As stated before, I wasn't particularly thrilled to see Obama elected president. I do think it's rather cool our nation finally elected a black president, I just wish he hadn't turned out to be such a liberal-leaning one. It happened, however, so now I'm waiting to see how it's going to play out. Setting all that aside, however, I don't envy him the biggest task he's going to face: fulfilling all these heightened expectations. He really was a master when it came to utilizing music and slogans to energize people. Even I got a bit excited watching this video: I wonder, though, what people mean when they talk about all the "change" that's coming. Do they know what it is they really want, other than not George Bush? Or do they really not care as long as Obama is different? Which I'm sure he will be. I just wonder if the change he brings will bring more excitement or a lot of cursing. I'm hoping it will be more of the former than the latter, especially for the military, but I think he's got an incredibly difficult job ahead. If he doesn't pull a rabbit out of his hat right off the bat, people are going to start feeling let down. That is probably the most interesting thing to me right now. How is this really going to play out? Are these people singing his praises in the streets today going to keep backing him the first time he does something they don't like? What is his lasting power? I do hope he succeeds, but, wow, he's got a tough road ahead.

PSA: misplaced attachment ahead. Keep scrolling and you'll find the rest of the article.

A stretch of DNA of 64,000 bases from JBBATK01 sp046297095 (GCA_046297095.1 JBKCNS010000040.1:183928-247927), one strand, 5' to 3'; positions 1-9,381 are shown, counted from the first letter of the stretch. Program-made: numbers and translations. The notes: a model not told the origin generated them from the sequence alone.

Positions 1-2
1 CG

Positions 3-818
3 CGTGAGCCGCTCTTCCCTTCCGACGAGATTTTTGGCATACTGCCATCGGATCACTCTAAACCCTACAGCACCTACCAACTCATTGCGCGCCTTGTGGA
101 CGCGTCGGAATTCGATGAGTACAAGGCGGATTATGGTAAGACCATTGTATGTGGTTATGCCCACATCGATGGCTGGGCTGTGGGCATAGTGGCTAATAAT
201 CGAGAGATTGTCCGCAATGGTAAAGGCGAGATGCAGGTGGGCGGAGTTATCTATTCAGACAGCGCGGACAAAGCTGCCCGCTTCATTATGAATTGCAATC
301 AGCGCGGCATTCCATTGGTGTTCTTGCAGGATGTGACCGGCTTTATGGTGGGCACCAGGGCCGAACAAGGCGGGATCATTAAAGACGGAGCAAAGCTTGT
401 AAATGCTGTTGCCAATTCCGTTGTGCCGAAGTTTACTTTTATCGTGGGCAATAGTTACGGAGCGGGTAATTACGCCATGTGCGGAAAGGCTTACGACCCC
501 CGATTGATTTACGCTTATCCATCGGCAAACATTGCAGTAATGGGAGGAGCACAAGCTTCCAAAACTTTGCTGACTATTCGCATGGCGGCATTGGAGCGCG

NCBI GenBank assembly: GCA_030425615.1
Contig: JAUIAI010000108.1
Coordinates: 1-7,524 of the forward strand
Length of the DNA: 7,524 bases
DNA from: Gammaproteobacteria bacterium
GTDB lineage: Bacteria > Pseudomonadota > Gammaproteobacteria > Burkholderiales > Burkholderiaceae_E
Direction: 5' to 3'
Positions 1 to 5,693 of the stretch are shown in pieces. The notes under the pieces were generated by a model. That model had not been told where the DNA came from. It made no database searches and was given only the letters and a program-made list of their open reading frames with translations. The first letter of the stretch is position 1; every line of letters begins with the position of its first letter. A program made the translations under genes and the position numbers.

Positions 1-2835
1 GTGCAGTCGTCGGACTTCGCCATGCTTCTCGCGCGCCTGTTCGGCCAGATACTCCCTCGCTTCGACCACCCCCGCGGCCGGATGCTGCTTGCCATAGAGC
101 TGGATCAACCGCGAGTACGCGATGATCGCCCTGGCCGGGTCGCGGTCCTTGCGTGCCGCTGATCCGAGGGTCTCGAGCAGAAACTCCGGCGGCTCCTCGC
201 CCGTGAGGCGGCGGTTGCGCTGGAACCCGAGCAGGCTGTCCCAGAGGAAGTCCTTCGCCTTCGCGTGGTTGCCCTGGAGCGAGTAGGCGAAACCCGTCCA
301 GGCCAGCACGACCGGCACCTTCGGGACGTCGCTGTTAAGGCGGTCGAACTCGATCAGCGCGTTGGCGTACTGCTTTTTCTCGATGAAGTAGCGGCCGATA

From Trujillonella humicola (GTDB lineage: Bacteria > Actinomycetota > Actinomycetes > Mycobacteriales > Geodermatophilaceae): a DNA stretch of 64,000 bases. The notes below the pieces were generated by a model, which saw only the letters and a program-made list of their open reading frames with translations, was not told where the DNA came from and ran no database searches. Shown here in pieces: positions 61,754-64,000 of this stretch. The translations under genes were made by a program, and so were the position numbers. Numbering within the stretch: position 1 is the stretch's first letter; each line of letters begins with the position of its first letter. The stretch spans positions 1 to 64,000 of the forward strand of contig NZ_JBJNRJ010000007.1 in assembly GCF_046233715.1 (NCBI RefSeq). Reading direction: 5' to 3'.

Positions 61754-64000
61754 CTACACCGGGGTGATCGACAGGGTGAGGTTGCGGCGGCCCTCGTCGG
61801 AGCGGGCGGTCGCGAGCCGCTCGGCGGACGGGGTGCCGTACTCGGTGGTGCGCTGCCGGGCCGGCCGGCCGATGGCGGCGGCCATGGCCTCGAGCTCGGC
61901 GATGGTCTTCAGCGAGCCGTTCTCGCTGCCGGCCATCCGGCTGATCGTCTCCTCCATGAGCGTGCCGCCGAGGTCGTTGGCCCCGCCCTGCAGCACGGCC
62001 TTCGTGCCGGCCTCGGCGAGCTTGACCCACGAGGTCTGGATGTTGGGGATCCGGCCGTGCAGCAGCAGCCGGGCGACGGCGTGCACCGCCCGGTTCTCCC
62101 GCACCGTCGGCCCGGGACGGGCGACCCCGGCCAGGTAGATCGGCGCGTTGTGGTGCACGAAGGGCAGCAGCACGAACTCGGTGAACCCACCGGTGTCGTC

Friday, November 7, 2008

Oy Vey, the Navy and Its Uniforms...